My Remarks On Leaving Cub Scout Leadership

On Monday night, the Cub Scout pack of which I have been Cubmaster for the past four years held its annual Blue and Gold banquet. We’re a large pack, and when all the families get together it’s about 200 people.

This was my last meeting with the pack, as my son has grown and is now too old. He can now enter the Boy Scouts. 

Since it was the last time I had a chance to address all the families at once, I took the opportunity to say a few words. Here they are.

As I retire tonight, I’m glad to know that Pack 928 is thriving.

When our family joined Pack 928 back in 2005, there were 32 boys. Just a few years before, the Pack had considered closing up shop. Today there are 55 boys and you can see that we are near capacity in this very large room. When we go family camping there are 120 people and more. Almost every den is full.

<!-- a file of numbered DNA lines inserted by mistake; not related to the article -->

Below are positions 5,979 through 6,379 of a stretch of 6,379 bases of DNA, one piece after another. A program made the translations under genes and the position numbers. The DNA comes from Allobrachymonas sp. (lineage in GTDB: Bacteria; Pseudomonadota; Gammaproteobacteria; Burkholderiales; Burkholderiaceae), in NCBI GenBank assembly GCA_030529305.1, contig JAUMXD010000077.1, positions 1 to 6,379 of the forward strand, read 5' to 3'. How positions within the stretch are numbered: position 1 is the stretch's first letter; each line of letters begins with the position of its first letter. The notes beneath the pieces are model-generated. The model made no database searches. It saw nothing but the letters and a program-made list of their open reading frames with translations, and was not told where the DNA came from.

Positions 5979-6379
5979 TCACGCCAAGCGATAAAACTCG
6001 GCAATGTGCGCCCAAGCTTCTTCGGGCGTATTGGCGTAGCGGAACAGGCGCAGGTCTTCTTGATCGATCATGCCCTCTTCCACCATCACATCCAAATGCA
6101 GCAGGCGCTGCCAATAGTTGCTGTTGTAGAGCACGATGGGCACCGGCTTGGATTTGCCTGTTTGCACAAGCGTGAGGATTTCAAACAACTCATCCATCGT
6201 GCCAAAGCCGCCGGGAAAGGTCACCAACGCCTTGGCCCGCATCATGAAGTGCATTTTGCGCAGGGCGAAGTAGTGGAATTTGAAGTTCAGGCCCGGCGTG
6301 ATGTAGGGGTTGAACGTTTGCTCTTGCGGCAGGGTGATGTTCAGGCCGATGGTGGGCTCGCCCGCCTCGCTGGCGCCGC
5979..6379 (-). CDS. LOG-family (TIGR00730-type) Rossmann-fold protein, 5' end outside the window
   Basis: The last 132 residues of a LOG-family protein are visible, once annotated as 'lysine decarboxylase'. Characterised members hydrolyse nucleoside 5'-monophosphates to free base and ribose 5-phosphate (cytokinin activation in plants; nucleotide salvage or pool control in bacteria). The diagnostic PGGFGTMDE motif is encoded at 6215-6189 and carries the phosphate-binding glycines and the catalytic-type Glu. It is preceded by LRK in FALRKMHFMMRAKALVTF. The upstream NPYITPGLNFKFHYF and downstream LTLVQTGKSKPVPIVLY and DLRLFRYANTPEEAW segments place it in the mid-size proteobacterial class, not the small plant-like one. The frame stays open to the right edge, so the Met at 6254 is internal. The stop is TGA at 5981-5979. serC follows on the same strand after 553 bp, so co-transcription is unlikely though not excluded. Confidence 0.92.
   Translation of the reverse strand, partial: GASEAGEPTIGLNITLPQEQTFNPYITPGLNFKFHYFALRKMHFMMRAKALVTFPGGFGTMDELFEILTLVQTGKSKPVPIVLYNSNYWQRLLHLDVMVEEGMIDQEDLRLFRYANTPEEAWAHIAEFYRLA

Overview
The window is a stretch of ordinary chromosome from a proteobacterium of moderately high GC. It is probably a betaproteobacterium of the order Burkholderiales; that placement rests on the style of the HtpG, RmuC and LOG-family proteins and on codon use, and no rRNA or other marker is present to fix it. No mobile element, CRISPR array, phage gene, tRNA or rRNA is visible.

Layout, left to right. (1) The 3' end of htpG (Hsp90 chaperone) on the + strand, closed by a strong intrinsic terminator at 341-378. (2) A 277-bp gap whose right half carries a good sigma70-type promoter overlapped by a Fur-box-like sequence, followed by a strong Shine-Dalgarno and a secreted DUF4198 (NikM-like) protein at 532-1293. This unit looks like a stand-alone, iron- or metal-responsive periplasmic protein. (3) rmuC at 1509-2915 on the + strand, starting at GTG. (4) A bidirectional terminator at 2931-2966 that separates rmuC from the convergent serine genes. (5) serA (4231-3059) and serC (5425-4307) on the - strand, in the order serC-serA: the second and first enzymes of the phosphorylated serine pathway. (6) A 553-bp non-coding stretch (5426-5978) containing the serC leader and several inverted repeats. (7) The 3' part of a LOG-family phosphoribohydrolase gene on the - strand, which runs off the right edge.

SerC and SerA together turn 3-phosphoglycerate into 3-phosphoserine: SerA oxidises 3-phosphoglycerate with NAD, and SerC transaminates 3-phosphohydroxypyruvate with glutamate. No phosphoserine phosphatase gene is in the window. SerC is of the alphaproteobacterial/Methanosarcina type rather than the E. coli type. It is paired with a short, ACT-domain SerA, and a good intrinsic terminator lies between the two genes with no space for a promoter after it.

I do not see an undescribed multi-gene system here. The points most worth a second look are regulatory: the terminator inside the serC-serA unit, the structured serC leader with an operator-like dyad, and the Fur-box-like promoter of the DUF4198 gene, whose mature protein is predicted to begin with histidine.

How did this happen? I believe it happened because of all the parents who have stepped forward in leadership of the Pack. The only way we can keep going is if people pitch in. And the more people participate, the stronger the Pack becomes.

I got involved in leadership with this Pack not because I stepped forward but because I was pushed. I was terrified when they asked me. But being a part of the leadership of this Pack has been one of the most fulfilling parts of my life for the past few years.

Very soon after I became Cubmaster, Cindy Griffiths became Committee Chair. Cindy is better organized than me and has a far better memory. Her work is what really makes the Pack run. Her good example has kept pushing me.